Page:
If you live in an area that sees significant snowfall each winter, snow boots are a must-have for your child’s winter wardrobe. Even those who live in milder climates might need to purchase a pair of boots if a winter vacation, family visit, or trip to the mountains is on the schedule.
Choosing the right kids’ snow boots shouldn’t be harder than convincing your two-year-old to wear them. That’s why we’ve done the research for you. We looked over the snow boots currently available to children, listened to feedback from owners, and identified the best products available. What we didn’t do is accept free items or perks from manufacturers. This approach allows us to bring you buying recommendations that are unbiased, helpful, and accurate.
So if it’s time for a new pair of boots, check out the five recommendations in our product list above.If you’d like to learn more about children’s snow boots in general, including how to find the right size and how to get your kids to actually want to wear their boots, read on. Up ahead: the patter of warm, dry feet.
The difference between winter boots and snow boots
While it’s true that there is a lot of overlap between winter boots and snow boots, the two aren’t exactly the same.
Winter boots are just warm boots. They might be waterproof, or they might not – although it’s always best to choose winter boots that are at least water-resistant. Often, winter boots have a fleece lining for an extra dose of warmth.
They come in a huge range of styles, from rugged to fashionable, and many have kid-pleasing features like bright colors, fun patterns, metallic trim, fuzzy fleece trim, or cute buttons and fasteners.
“Add extra coziness to your child’s feet with wool or wool/blend socks. In the coldest climates, or for extended outdoor play, add a pair of boot liners to really up the warmth factor.”
Snow boots are generally more utilitarian and less flashy than winter boots, although there are certainly some cute, kid-appealing snow boots on the market. Snow boots are often warmer than simple winter boots. Other features that are common to snow boots include the following.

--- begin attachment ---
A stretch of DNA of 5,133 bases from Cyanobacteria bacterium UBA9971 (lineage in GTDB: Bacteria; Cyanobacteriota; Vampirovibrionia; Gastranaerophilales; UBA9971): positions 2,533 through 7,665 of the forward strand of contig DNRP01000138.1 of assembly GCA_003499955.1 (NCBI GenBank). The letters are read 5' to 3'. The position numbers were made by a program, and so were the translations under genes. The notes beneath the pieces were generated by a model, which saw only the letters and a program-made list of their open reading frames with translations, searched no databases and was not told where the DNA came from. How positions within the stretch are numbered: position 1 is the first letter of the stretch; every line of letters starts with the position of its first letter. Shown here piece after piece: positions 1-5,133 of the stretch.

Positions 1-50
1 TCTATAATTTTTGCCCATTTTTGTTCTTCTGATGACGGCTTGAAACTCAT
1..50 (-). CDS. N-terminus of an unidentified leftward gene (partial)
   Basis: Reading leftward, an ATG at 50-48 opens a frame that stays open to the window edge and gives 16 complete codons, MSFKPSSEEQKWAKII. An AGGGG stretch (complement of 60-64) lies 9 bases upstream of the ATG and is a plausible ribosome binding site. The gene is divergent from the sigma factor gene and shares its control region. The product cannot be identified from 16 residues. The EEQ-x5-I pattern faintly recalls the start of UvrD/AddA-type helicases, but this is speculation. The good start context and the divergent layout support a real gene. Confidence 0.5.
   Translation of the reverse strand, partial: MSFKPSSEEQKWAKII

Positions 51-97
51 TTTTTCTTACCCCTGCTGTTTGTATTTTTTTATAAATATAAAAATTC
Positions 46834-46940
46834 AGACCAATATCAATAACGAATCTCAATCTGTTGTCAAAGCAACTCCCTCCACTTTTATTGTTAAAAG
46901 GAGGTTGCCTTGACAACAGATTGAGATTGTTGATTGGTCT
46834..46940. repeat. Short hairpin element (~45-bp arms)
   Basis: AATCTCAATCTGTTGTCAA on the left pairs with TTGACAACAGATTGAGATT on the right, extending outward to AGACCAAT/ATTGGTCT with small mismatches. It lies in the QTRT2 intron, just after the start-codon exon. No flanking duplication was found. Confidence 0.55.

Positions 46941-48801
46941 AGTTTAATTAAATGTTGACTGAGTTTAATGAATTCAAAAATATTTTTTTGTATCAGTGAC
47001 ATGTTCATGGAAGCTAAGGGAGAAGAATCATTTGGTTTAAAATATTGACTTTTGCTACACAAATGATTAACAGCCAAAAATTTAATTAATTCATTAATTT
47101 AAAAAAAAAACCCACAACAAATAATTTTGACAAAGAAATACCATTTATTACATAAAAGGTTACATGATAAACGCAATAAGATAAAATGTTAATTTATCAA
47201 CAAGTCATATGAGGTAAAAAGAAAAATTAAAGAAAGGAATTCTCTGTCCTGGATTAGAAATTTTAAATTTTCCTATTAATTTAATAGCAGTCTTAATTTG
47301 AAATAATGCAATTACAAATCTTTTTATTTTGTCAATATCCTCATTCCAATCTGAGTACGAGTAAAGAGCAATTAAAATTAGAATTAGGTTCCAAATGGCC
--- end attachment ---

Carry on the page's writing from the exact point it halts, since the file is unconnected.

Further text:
While simple winter boots come in a wide range of materials, most kids’ snow boots are made either of heavy leather with a rubber upper or a waterproof material like nylon.
Most snow boots are waterproof from bottom to top. Taped seams and other barrier systems work to keep cold water out, protecting your child’s feet from dampness. Simple winter boots are not always waterproof, although some are. And of course, rain boots are entirely waterproof, but they generally lack the warm materials and insulation that snow boots offer.
“Don’t assume that all winter boots are suitable for snow. Snow boots go beyond warm; they are also waterproof, have heavy tread to provide plenty of traction, are well-insulated, and have a system of fasteners that keeps cold and snow out.”
The best snow boots reach at least a couple of inches above the hem of your child’s pants. It’s better if they’re even taller, as this prevents snow from creeping inside your little one’s pants in deep snow. Winter boots come in a range of heights, including just above the ankle.
Snow boot soles are usually made of some type of rugged rubber to provide secure traction. This is a crucial feature for children who will be walking on slippery sidewalks and playgrounds. Winter boots don’t always have the same level of tread.
For the ultimate in adjustability, snow boots often have drawstrings around the top, two or more straps around the shaft, and full-length laces. Winter boots might have one or two of these features. And many winter boots simply tug on without any way to seal the top against snow.
Features to look for in kids’ snow boots
There are a few things that elevate the best snow boots above the rest of the pack.
Although you’ll obviously have to help your toddler put on and take off her snow boots, a child old enough to go to school needs to be able to do this on her own. Nobody wants to miss recess because they were struggling with their boots.
Look for a tongue that pulls out far enough to make it easy to slip the boot on and fasteners that aren’t too complicated for little fingers.